Algorithmic canaries, mind control terrors, and dissecting Alexa (Issue 44)

Welcome to Issue 44 of the All Turtles newsletter. Each week, we bring you carefully chosen news and analysis about AI, startups, and updates from our product teams. This week, we’re excited to share another episode from the All Turtles Podcast: the Unscaled Series. If you like this newsletter (we hope you do!), please subscribe or share with a friend.

Tokyo calling

Silicon Valley may be the tech capital of the world, but new opportunities for programmers are challenging the notion that there is only one place product creators can go to be successful. Japan, for instance, has a strong pull on software engineers and the like who are drawn to the country not only for its technological innovation but also for its culture. Famous for manga, anime, video games, and much more, Japan’s cultural exports are proving just as attractive for tech job seekers as the actual job openings.

ReadSome Techies Are Shunning Silicon Valley for the Japanese Dream (Bloomberg)

Mind control

Collapsing the gap between the brain and technology is something researchers have been working toward since science fiction first came up with the idea of mind control. The concept of “lag free interaction between our brains and external devices” is exciting enough to obscure an underlying question: who would be controlling our mind control? Brain-machine interfaces would require storing a user’s thoughts in the form of neural data, but who is managing that data? The big tech companies? The usual issues that arise when technological innovations ask to be let further into users’ lives are present here, too: privacy and algorithmic bias. To ignore these, you’d have to be out of your mind.

ReadBrain-computer interfaces raise fresh AI privacy and bias concerns (All Turtles)

Canary in a digital coalmine

How can you tell if the product that you’re creating will cause harm? What signs should Facebook have noticed long before its product wreaked havoc on democracy? There are “algorithmic canaries” to watch out for—akin to the birds used in coal mines to help detect deadly gases—now for the digital age. Listen to episode 3 of the All Turtles Podcast’s Unscaled Series with Phil Libin, Hemant Taneja, and Ronda Scott to learn about how AI is a tool that can be harnessed to efficiently measure a product’s impact, whether good or bad.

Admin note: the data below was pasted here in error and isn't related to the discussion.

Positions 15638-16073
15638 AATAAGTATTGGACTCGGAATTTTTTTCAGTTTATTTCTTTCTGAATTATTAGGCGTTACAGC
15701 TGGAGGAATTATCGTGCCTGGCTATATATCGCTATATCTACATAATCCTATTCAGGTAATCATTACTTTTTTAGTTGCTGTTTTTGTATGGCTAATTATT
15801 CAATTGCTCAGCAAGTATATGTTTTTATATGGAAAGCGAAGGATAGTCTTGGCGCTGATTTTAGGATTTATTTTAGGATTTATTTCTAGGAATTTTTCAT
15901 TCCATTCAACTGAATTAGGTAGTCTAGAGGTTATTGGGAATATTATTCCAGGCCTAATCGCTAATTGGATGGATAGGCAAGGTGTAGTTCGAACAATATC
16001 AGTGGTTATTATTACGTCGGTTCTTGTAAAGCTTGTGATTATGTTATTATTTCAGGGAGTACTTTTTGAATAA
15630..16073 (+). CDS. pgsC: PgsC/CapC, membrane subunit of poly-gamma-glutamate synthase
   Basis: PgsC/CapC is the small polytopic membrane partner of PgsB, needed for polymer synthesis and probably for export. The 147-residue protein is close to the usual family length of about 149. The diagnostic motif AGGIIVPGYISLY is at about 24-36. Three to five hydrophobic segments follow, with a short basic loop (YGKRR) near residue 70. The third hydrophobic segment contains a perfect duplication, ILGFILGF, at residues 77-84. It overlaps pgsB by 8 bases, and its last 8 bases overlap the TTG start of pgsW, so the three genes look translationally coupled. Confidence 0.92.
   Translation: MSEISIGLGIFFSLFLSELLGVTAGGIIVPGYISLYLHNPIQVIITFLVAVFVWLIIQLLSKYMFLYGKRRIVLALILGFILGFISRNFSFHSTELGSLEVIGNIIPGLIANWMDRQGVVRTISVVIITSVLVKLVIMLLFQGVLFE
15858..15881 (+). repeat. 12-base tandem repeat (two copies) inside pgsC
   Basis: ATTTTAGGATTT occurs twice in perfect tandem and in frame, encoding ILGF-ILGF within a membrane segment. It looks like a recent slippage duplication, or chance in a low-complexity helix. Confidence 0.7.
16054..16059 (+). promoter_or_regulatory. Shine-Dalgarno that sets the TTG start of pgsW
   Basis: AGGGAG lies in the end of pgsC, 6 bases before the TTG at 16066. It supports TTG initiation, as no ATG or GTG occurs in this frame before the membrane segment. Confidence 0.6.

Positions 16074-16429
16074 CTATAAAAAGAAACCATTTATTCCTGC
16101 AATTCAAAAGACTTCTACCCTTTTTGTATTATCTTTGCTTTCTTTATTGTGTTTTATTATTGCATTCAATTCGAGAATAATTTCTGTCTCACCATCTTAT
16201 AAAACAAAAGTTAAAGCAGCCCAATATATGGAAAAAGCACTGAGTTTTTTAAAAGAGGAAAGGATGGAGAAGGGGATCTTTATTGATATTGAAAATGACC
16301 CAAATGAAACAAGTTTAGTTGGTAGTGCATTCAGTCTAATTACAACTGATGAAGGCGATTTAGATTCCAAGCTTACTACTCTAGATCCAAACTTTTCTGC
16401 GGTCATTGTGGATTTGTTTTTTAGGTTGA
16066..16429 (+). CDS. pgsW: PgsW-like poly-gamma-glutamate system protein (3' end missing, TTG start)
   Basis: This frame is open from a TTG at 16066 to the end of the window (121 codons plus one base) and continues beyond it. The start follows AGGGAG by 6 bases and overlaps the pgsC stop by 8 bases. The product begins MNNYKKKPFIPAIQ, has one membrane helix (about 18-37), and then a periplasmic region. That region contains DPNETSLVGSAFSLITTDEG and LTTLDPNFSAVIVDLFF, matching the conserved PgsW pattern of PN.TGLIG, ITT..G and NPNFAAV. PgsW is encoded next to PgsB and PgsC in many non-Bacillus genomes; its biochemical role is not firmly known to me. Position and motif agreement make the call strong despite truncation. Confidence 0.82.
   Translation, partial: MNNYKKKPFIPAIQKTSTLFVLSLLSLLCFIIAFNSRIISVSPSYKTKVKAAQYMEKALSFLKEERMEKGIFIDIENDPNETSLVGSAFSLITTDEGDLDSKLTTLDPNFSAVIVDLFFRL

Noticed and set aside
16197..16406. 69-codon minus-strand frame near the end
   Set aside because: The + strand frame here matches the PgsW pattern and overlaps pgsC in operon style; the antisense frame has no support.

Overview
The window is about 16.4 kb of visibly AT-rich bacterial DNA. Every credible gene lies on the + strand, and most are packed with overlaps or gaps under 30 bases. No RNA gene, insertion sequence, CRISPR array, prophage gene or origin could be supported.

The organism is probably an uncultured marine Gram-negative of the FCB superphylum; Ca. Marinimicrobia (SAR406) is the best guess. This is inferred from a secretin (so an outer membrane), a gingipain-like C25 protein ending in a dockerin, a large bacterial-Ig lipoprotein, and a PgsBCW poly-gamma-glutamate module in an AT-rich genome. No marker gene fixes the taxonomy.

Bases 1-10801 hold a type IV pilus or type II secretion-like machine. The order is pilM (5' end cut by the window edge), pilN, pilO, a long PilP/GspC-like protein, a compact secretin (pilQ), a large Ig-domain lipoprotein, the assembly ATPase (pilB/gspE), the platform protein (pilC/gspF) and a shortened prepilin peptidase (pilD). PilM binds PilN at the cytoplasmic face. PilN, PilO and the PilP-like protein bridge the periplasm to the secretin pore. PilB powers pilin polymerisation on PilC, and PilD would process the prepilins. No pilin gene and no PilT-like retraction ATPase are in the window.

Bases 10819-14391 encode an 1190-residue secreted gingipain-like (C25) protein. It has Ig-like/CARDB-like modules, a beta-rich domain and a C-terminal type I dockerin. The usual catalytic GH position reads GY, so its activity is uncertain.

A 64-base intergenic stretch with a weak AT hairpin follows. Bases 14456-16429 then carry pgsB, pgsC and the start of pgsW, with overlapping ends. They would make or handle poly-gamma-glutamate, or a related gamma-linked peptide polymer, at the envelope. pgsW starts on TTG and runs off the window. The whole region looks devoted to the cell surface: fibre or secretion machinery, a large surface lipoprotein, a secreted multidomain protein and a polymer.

ListenUnscaled 3: Algorithmic Canaries (All Turtles)

Anatomy lesson

A product like Amazon Echo has such a sleek and simple exterior it’s difficult to imagine all the human labor, natural resources, and platforms required for its creation. Mapping out all that is necessary to make such products reveals that AI goes far deeper than algorithms, and that “the true costs of these systems—social, environmental, economic, and political—remain hidden and may stay that way for some time.” This map of the resources that make AI possible is an indispensable guide in assessing its impact on everything from the world’s supply of lithium to the evolving definition of a “user.”

ReadAnatomy of an AI System (

See Spot run

Founder conversation: Dr. Julia Shaw of Spot

Dr. Julia Shaw, cofounder of Spot, joined Dr. Jessica Collier, cofounder and Head of Product at All Turtles, for an onstage conversation at the All Turtles Paris launch event. Spot is a product that helps users to report workplace harassment and discrimination without talking to a human. With a background in memory research, Dr. Shaw shed light on the need for such a product: “It’s about avoiding biased interview techniques. As we know, human beings, when we talk to each other, are filled with bias and assumptions, and they ask–for lack of a better word–stupid things. And so they get bad information.” Spot tackles that problem by allowing users to report workplace harassment incidents using a bot; they can then choose whether or not to file their report with their employer.

WatchFounder conversation: Dr. Julia Shaw of Spot (All Turtles)

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